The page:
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Here Is What Domestic Violence Really Means

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Domestic violence is one of the most heinous crimes in the eyes of the law and the society at large. In fact, few people will want to associate with you if you are viewed as a domestic violence perpetrator. Unfortunately, the crime isn't that well understood. For example, here are two main things many people don't know about domestic violence:

It Doesn't Have To Be Physical

Many people think that domestic violence perpetrators are those who hit their spouses or kick their children. Sure, those are examples of domestic violence, but they aren't definitions of domestic violence. In fact, domestic violence doesn't have to be physical or even violent. It includes any act that is meant to gain control over the victim. For example, you are committing domestic violence if you have taken over complete control of your family's finances and your spouse has no say on the family budget. In fact, there are various forms of domestic violence, such as these ones:

  • Sexual abuse – Engaging or trying to engage in sexual conducts with a person without their consent
  • Stalking someone- This includes stalking in the real world as well as cyber-stalking
  • Economic abuse – Making or trying to make the victim financially reliant on you so that they can't question your acts because they depend on you financially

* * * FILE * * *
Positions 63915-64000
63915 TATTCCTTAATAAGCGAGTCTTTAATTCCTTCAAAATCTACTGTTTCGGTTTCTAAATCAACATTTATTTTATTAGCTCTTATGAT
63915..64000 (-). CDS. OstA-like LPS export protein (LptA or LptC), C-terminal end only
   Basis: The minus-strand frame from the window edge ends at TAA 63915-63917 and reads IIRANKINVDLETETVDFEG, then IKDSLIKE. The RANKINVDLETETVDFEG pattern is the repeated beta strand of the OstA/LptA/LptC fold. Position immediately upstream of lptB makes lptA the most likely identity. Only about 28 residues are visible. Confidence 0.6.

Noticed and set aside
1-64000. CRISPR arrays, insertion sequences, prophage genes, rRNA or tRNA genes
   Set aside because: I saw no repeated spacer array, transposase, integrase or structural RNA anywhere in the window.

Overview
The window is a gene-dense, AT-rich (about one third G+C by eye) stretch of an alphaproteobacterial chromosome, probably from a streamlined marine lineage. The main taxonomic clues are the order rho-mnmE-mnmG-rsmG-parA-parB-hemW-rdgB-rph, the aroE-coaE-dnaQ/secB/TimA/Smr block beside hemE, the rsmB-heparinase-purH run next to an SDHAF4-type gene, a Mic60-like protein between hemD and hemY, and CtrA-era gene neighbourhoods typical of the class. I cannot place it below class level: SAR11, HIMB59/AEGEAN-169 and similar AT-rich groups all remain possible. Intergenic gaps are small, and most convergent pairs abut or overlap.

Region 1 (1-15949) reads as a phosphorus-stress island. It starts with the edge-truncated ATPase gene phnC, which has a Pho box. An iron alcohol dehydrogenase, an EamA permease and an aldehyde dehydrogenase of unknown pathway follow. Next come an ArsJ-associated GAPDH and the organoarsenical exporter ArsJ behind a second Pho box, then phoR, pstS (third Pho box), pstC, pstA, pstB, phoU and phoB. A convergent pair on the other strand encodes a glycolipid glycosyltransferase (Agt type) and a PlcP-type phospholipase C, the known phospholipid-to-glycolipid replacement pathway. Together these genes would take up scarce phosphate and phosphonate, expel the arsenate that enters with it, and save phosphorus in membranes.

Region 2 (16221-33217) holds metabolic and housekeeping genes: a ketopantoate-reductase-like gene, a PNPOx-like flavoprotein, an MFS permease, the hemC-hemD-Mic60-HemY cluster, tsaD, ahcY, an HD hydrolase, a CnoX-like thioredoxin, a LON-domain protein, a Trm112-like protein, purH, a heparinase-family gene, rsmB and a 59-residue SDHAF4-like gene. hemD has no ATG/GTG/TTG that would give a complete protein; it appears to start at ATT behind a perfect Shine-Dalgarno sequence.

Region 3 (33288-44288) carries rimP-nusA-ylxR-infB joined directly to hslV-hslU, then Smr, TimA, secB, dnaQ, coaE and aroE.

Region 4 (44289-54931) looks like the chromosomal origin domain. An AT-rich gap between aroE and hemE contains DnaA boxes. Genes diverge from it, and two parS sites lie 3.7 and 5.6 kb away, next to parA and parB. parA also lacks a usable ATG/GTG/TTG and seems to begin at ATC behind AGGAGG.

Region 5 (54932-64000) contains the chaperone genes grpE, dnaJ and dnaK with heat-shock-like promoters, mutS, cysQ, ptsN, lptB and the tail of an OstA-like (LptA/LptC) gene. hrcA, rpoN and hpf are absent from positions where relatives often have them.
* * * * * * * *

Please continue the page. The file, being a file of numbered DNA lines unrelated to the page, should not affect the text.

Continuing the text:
• Emotional and psychological abuse – Demeaning the victim's self-worth or intimidating them

As you can see, it is not just the acts of domestic violence that count; even their mere threats constitute domestic violence.

Victims Aren't Just Spouses and Children

Some people also believe, erroneously so, that only those who abuse their spouses or children commit domestic violence. That may have been so in the past, but the definition of domestic violence has broadened over the years to include many other parties. In this day and age, you can be accused of domestic violence if your victim is your former spouse, former romantic partner, family member (such as niece or uncle), and cohabiter, among others.

Therefore, if you have been stalking your former lover or abusing them all over social media, you can be successfully prosecuted for domestic violence. It all depends on the laws of your state, and don't forget that these laws are constantly evolving and what might not be considered domestic violence today can easily constitute domestic violence next week.

The misunderstandings mean that you can be charged with domestic violence even if you are fully convinced you haven't committed such an act. Still, ignorance isn't a criminal defense, so you still need a criminal defense law professional or lawyer's help to defend such charges.